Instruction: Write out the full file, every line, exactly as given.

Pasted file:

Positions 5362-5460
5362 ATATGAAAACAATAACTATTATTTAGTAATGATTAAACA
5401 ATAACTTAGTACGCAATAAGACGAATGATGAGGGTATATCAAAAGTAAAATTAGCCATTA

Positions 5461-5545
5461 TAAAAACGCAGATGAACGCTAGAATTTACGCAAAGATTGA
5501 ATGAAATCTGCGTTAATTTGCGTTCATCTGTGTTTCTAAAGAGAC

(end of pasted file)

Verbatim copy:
Positions 5362-5460
5362 ATATGAAAACAATAACTATTATTTAGTAATGATTAAACA
5401 ATAACTTAGTACGCAATAAGACGAATGATGAGGGTATATCAAAAGTAAAATTAGCCATTA

Positions 5461-5545
5461 TAAAAACGCAGATGAACGCTAGAATTTACGCAAAGATTGA
5501 ATGAAATCTGCGTTAATTTGCGTTCATCTGTGTTTCTAAAGAGAC